The gaming console rumor factory is grinding away again, pushing out shiny new reports of Microsoft’s alleged plan to cut the price of its Xbox 360 gaming system by up to US$100 in the U.S.
The rumors are based on an image posted by gadget blog Engadget purported to be of an advance Target ad sheet with a price of $299.99 for the 120-gigabyte Xbox 360 Elite system, a price drop of $100, and a $249.99 price point for the 60-gigabyte Pro system, a $50 cut.
Microsoft hasn’t confirmed the rumor, and a request for comment left with the public relations firm hired by Microsoft to handle inquiries on the Xbox was not returned by deadline for this article.
Given that Sony this month dropped the price of its PlayStation 3 console, the suggestion that Microsoft might cut its prices isn’t entirely preposterous.
Sony announced Aug. 18 a new addition to its PlayStation lineup, a redesigned 120-gigabyte model selling for $299.
On the other hand, according to the NPD Group, the Xbox 360 was the one gaming console still gaining ground among consumers last month — averting a trend among the other two major home gaming consoles of slowing sales amid the recession.
The console has sold 15.73 million units in the U.S. since its launch in 2005, said David Riley, a director with NPD’s entertainment group. That compares to 8.05 million units for the PlayStation 3, which launched in 2006, and an industry-leading 20.89 million units for the Nintendo Wii, which also debuted in 2006.
Cuts Coming Late …
What differentiates the current generation of consoles from previous iterations is that price cuts are coming so far along in their life cycles, said Michael Goodman, an independent technology consultant and former video game analyst for the Yankee Group.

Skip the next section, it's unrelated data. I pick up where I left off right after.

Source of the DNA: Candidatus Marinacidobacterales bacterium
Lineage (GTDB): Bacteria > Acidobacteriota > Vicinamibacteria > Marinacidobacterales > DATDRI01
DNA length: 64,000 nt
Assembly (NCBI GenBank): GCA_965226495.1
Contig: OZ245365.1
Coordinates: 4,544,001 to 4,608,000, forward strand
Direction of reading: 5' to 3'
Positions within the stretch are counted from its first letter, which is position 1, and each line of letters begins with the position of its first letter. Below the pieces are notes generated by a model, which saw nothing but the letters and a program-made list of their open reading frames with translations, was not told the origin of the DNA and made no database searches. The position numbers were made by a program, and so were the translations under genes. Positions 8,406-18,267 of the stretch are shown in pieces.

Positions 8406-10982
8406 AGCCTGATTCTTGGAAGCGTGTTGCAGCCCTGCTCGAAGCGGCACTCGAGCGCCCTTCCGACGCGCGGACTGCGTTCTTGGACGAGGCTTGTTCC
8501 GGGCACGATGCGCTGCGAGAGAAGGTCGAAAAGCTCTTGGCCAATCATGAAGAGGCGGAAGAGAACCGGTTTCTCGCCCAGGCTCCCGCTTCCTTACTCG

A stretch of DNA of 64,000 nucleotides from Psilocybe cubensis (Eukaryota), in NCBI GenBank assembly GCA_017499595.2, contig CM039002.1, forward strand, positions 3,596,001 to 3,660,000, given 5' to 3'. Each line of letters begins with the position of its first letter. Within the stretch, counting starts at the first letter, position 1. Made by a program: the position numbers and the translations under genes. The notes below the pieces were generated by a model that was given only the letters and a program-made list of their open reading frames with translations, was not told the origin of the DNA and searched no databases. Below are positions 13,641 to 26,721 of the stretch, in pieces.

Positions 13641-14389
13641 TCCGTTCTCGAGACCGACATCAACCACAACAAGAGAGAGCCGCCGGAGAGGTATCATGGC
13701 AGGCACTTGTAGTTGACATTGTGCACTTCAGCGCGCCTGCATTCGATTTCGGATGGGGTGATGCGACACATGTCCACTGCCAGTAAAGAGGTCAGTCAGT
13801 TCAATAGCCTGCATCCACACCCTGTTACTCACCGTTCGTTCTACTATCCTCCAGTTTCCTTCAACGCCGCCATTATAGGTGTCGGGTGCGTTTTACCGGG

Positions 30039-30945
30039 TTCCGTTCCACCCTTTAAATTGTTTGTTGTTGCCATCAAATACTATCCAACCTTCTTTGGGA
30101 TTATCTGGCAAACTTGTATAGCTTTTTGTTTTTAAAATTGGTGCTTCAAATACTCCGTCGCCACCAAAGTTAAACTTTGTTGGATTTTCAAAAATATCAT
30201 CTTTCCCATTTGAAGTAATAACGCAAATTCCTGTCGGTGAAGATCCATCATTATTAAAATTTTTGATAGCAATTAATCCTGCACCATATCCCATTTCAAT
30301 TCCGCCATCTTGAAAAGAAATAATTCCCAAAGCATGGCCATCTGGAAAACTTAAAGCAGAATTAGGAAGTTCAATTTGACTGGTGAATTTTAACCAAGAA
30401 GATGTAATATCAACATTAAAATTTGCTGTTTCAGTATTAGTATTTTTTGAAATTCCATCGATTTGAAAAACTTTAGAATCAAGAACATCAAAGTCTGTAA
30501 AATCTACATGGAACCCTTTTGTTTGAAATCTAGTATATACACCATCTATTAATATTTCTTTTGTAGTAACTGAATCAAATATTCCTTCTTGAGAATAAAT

The first two generations of PlayStations and the original Xbox saw regular, significant price cuts that you could almost set a watch by, Goodman told the E-Commerce Times. However, consoles in the current cycle, despite being three or four years out of the gate, are still selling at high price points, even with some Microsoft Xbox price cuts last year.
“They’ve really broken the cycle of commoditization,” he said.
The primary reason for that is because they are so much more costly to make, Goodman said. Manufacturers tend to lose money on console hardware early in the lifecycle, something that was exaggerated by the costlier hardware specifications of the high-definition consoles.
… But Now Due
However, the market saturation for both systems is coming to a point where price cuts are likely necessary, Goodman said.
“It’s a combination of it being later in the product life cycle and a poor economic situation,” he said. “One of the levers you have to increase demand is a price cut.”
Some analysts have predicted that the rise of low-cost casual and mobile gaming could spell trouble for console systems, where the hardware costs $200 and up and games can run $50 or $60 each. However, Riley, while declining to specifically discuss the Microsoft rumor, said price cuts don’t suggest trouble’s in store for consoles.
“All three of these platforms have been around for a while, and they have reached a certain level of maturity,” he said. “They can afford to start playing around to start finding the sweet spots for consumers.”